x Abu Dhabi, UAEWednesday 17 January 2018

Dubai health inspectors close 53 restaurants in 6 months

The food sellers, many of which have since reopened, were found to have infringed on strict rules set by Dubai Municipality for storage, preparation and transport of food.

A Dubai Municipality food inspector checks a restaurant. In the first six months of this year, by far most of the outlets checked were rated “good”, “medium” or “poor” for food safety. Courtesy Dubai Municipality
A Dubai Municipality food inspector checks a restaurant. In the first six months of this year, by far most of the outlets checked were rated “good”, “medium” or “poor” for food safety. Courtesy Dubai Municipality

DUBAI // Health inspectors closed down 53 restaurants and cafes for food-safety breaches in the first half of this year.

The food sellers, many of which have since reopened, were found to have infringed on strict rules set by Dubai Municipality for storage, preparation and transport of food.

"The main problem is due to a lack of education," said Sultan Al Taher, head of the food inspection section at the municipality's food control department.

"Most of the places were small and low-quality places. They've been here for a long time and have fallen into bad conditions.

"We close them as a precaution but all of them are open again now. Even within a few days they all made a big change."

In the first half of the year, the municipality conducted thousands of inspections in restaurants and cafes, and rated them based on their adherence to food-safety regulations.

Twenty-five were awarded an "excellent" rating and 1,591 were rated "very good".

"We see that establishments getting these two ranks are increasing when compared to the figures last year, thanks to the systematic inspections carried out by the food-control department," said Mr Al Taher.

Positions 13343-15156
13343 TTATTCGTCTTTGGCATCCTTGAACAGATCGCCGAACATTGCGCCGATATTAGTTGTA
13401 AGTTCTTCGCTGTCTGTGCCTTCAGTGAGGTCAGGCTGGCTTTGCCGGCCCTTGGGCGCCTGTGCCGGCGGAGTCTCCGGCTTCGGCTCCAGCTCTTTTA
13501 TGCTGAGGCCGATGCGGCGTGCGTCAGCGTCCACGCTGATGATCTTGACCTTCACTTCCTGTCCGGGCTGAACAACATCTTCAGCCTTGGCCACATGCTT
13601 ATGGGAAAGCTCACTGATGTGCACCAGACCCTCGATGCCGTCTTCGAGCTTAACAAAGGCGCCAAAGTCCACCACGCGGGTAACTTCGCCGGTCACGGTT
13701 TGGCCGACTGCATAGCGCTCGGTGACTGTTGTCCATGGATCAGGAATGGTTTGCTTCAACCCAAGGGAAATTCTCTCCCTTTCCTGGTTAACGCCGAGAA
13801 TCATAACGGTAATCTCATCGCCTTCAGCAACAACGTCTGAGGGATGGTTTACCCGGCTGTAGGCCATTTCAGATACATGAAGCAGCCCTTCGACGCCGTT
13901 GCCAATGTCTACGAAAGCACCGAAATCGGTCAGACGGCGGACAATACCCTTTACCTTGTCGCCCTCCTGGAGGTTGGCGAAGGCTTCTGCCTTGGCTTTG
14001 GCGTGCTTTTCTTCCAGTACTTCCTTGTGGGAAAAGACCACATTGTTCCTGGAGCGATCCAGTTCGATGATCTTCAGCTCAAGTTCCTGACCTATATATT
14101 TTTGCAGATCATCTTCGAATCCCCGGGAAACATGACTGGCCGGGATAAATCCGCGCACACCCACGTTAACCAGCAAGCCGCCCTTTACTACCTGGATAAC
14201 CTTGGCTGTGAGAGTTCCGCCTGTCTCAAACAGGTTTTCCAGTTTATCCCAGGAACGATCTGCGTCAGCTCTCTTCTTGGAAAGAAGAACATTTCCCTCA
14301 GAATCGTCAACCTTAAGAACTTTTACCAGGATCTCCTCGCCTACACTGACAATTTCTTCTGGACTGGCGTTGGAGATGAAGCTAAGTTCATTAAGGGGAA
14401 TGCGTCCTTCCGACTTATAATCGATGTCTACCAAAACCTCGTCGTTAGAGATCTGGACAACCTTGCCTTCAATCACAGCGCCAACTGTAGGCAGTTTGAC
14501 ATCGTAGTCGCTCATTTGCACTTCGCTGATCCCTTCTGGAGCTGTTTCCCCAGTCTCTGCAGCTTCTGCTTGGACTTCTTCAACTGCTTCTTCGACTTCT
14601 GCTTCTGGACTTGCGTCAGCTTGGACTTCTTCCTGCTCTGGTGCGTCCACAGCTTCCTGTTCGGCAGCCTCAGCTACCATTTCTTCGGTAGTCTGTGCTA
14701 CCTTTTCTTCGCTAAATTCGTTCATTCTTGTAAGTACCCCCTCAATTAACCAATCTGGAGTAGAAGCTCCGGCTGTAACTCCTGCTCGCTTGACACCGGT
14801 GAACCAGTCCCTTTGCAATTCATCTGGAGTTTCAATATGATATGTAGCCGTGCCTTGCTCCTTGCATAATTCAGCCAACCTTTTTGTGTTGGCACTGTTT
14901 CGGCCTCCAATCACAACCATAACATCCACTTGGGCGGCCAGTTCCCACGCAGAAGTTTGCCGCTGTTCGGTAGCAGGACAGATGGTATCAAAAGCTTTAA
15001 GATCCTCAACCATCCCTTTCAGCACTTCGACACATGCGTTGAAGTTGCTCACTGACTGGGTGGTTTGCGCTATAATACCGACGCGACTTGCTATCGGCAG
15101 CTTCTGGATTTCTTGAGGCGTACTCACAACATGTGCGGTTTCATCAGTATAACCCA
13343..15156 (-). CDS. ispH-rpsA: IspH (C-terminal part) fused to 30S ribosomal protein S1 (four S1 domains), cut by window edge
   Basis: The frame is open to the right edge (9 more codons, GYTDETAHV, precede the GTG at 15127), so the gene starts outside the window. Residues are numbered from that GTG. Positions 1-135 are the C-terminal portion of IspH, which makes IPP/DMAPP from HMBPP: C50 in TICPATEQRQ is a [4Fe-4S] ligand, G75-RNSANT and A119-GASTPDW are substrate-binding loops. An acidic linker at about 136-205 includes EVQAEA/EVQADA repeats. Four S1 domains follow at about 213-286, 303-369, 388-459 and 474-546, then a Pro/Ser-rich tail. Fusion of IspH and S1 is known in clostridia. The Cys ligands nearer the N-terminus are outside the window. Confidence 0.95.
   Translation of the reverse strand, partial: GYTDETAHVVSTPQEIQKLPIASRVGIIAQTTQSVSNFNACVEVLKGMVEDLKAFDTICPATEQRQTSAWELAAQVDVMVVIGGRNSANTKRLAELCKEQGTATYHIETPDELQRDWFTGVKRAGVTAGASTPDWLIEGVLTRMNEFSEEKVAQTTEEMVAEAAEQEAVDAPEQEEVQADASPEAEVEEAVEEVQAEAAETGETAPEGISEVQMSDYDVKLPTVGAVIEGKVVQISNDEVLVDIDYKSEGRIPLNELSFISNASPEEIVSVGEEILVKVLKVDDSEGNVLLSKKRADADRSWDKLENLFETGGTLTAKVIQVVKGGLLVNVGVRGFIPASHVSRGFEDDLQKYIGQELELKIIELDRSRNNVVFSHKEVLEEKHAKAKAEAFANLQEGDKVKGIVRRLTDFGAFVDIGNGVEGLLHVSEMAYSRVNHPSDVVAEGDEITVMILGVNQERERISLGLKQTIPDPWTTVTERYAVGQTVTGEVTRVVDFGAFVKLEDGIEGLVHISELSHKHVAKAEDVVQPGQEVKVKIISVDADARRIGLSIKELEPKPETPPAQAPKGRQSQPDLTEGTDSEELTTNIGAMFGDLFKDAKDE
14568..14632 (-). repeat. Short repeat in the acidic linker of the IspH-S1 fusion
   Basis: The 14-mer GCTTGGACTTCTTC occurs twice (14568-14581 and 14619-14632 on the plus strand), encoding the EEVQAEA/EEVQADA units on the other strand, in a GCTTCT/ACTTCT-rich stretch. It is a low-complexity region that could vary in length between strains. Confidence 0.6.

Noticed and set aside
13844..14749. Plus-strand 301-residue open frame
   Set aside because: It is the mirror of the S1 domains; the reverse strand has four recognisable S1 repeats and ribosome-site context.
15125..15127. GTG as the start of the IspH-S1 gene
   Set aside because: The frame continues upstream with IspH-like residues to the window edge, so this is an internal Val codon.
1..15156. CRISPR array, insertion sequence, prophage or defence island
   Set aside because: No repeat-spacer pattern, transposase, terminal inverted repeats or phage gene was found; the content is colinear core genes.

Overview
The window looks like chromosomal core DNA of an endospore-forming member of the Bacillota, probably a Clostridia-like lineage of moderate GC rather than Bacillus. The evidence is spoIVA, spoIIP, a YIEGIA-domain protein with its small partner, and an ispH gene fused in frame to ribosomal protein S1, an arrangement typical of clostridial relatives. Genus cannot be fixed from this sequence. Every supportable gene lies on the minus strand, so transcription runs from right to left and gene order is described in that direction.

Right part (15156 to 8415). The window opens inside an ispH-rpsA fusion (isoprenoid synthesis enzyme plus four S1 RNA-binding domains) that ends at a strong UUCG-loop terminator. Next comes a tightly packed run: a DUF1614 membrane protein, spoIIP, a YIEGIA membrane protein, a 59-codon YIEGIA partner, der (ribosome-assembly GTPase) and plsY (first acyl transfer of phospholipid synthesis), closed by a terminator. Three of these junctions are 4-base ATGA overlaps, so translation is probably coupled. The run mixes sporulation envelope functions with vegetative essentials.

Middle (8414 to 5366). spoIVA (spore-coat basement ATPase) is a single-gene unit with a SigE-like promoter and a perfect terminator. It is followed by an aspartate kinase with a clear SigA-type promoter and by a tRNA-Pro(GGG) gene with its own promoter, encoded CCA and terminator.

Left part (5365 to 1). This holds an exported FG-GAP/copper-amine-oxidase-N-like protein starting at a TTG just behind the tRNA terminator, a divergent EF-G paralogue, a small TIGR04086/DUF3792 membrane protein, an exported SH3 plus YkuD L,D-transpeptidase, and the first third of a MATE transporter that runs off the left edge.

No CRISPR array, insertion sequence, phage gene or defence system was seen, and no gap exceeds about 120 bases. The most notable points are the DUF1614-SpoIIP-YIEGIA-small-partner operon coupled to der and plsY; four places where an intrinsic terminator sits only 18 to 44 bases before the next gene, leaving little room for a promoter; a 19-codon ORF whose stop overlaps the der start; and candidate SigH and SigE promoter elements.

By far the most scored "good", "medium" or "poor".

Mr Al Taher said the inspections were carried out regularly.

"We come and inspect again in two weeks to follow their progress," he said. "Each inspector has their own area, and within that area they inspect all the restaurants and cafes.

"If there is any violation, they will be closed."

The municipality received 3,015 complaints from the public in 2011, compared with 2,372 last year.

A total of 191 businesses were closed last year because of food-safety breaches, up from 97 in 2011.

Mr Al Taher this year said the authority investigated every complaint.

"On one occasion a man had visited a seafood buffet and decided to eat 20 shrimp," he said.

"He had already eaten 19, but on the last one he complained it didn't taste the same as the ones before.

"Despite this, we investigate every complaint we get."

Between 500 and 700 food outlets open every year in Dubai, and the food control authority hopes to hire more inspectors to manage the sector's growth.

The authority is also aiming to engage in a series of awareness campaigns to highlight food safety.

The authority holds workshops for staff on the subject and trains restaurant owners so they can pass on the knowledge to employees.

Food-safety information is being translated into 15 different languages to further ease the process.

"The people who have low education, in small places, that's where the problems are," said Mr Al Taher.

"We are managing to solve it by giving lectures about food safety. Before it was a big problem, now it's getting better.

"People are more educated and aware. It's already changed quite a lot and every year it gets better."

mcroucher@thenational.ae